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“Bite-Size Bits of Local, National, and Global History”
Nashville in Davidson County, Tennessee — The American South (East South Central)
 

War on the Home Front

Belle Meade and Union Occupation

 
 
War on the Home Front Marker image. Click for full size.
By Don Morfe, July 25, 2013
1. War on the Home Front Marker
Inscription. William Giles Harding, the owner of Belle Meade Plantation, was an ardent Confederate supporter who provided thousands of dollars to help arm Tennessee’s Confederate forces. He served on the state’s Military Armaments Committee. In March 1862, he helped Col. Nathan B. Forrest during the evacuation of Nashville by sending 30 wagons of munitions south.

After the evacuation, Union commanders soon took control and arrested leading Confederates, such as Harding, who was imprisoned at Fort Mackinaw, Michigan, from April to September 1862. His wife, Elizabeth McGavock Harding, ran the plantation in her husband’s absence. That fall she complained bitterly to Military Governor Andrew Johnson about the treatment of the family’s plantation: “There has been removed already from this place … five hundred wagon loads of hay, corn, oats, wheat, etc. … The Government has made a requisition upon me for horses for the use of the Cavalry and have taken every suitable horse I had except my carriage horses. The soldiers have entered the lawns and killed before my eyes and carried away every head of poultry upon the place, not only my own but the negroes’ also. They broke (into) my dairy and removed from there every onion, potatoes, and winter vegetables which I had provided for the use of a family of 150 persons.”

The arrival
War on the Home Front Marker image. Click for full size.
By Don Morfe, July 25, 2013
2. War on the Home Front Marker
of Union soldiers also reduced the size of the plantation’s enslaved workforce. According to Harding, “They have taken from me without even giving me a receipt therefore every negro man—able-bodied—on this place, 22 in number.”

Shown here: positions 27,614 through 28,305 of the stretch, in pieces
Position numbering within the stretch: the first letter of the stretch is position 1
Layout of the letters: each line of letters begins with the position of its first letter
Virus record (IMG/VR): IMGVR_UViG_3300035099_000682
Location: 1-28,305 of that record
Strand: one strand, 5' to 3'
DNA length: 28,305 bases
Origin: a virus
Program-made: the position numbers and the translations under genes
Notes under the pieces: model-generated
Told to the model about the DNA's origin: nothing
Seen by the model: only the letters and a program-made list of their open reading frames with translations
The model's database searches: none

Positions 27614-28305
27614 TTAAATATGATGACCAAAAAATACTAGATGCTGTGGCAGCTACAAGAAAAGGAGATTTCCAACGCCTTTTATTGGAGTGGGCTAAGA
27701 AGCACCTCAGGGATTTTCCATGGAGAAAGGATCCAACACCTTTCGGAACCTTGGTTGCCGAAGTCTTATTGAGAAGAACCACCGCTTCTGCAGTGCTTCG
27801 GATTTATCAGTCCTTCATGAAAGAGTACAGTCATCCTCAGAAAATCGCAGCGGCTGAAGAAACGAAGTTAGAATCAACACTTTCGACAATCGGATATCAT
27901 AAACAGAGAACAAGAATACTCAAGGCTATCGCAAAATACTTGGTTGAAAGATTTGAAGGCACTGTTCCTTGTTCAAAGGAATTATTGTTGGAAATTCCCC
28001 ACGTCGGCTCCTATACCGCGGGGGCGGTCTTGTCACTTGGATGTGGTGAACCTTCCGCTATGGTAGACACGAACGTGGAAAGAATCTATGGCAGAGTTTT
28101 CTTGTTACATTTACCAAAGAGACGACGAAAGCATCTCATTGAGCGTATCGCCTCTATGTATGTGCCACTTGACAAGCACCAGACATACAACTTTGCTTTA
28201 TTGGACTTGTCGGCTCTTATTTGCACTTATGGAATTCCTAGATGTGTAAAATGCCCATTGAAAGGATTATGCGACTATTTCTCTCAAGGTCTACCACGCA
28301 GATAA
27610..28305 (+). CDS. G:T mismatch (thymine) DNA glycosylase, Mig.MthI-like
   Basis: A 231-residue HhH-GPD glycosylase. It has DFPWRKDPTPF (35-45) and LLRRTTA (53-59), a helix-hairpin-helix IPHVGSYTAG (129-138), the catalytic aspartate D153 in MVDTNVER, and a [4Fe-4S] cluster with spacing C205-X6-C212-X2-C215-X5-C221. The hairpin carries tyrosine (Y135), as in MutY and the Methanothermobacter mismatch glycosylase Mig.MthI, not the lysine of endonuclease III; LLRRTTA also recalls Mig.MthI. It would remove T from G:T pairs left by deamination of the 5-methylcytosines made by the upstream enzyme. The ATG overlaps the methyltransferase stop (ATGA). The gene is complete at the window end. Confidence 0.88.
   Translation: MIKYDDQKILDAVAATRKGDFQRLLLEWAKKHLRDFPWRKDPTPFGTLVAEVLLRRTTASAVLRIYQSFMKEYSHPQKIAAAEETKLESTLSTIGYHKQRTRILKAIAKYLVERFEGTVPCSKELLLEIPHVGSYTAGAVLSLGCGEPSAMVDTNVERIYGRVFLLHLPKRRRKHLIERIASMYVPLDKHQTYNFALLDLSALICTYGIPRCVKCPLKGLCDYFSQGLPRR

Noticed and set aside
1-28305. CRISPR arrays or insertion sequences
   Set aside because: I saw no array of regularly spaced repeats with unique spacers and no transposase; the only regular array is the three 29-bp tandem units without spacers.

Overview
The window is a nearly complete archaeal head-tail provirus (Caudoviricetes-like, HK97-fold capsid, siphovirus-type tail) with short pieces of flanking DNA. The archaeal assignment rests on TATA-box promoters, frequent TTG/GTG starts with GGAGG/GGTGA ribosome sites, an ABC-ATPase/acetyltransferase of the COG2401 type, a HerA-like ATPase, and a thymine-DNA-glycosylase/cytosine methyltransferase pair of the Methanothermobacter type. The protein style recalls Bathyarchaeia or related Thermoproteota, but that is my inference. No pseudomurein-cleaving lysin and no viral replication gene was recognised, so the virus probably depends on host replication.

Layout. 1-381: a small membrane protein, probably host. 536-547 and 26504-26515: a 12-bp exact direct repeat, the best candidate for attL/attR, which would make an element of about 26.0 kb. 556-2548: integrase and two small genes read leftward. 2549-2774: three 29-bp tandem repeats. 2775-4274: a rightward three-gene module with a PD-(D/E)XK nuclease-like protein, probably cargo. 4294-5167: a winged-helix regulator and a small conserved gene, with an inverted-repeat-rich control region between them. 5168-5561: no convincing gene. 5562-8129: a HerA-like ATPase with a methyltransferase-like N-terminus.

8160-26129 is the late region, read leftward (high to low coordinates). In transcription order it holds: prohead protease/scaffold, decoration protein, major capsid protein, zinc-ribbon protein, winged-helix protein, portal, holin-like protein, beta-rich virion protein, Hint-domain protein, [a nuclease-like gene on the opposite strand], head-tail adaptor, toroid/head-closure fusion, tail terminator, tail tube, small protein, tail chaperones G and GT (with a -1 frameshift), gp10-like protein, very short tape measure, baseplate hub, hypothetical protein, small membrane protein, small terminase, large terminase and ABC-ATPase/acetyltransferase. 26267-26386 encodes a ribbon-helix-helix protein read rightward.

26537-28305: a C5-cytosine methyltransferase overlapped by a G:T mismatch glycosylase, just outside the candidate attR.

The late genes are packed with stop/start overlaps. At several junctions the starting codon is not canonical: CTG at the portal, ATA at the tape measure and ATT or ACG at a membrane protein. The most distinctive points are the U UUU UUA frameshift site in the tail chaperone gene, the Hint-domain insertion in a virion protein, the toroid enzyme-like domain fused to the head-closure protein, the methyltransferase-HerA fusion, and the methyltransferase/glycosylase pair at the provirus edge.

(captions)
William Giles Harding, 1856 Courtesy Belle Meade Plantation
Elizabeth McGavock Harding, 1857 Courtesy Belle Meade Plantation
Foraging for hay - Courtesy Library of Congress
 
Erected by Tennessee Civil War Trails.
 
Marker series. This marker is included in the Tennessee Civil War Trails marker series.
 
Location. 36° 6.4′ N, 86° 51.864′ W. Marker is in Nashville, Tennessee, in Davidson County. Marker can be reached from Harding Pike (U.S. 70S) 0.2 miles north of Leake Avenue, on the right when traveling north. Click for map. Located in the parking lot of Belle Meade Plantation. Marker is at or near this postal address: 5025 Harding Pike, Nashville TN 37205, United States of America.
 
Other nearby markers. At least 8 other markers are within 2 miles of this marker, measured as the crow flies. Belle Meade Plantation (here, next to this marker); a different marker also named Belle Meade Plantation (here, next to this marker); Belle Meade Farm Freedom
Belle Meade Plantation House image. Click for full size.
By Don Morfe, July 25, 2013
3. Belle Meade Plantation House
(within shouting distance of this marker); The Natchez Trace (about 400 feet away, measured in a direct line); The Harpeth Hall School (approx. 1.4 miles away); Dutchman's Curve Train Wreck (approx. 1.6 miles away); Percy Warner Park (approx. 1.6 miles away); Luke Lea Heights (approx. 1.7 miles away). Click for a list of all markers in Nashville.
 
Also see . . .  Belle Meade Plantation. (Submitted on October 3, 2013.)
 
Categories. War, US Civil
 
Slave quarters building on the plantation image. Click for full size.
By Don Morfe, July 25, 2013
4. Slave quarters building on the plantation
 
 
Credits. This page originally submitted on , by Don Morfe of Baltimore, Md 21234. This page has been viewed 422 times since then and 32 times this year. Last updated on , by J. Makali Bruton of Querétaro, Mexico. Photos:   1, 2, 3, 4. submitted on , by Don Morfe of Baltimore, Md 21234. • Bill Pfingsten was the editor who published this page. This page was last revised on June 16, 2016.
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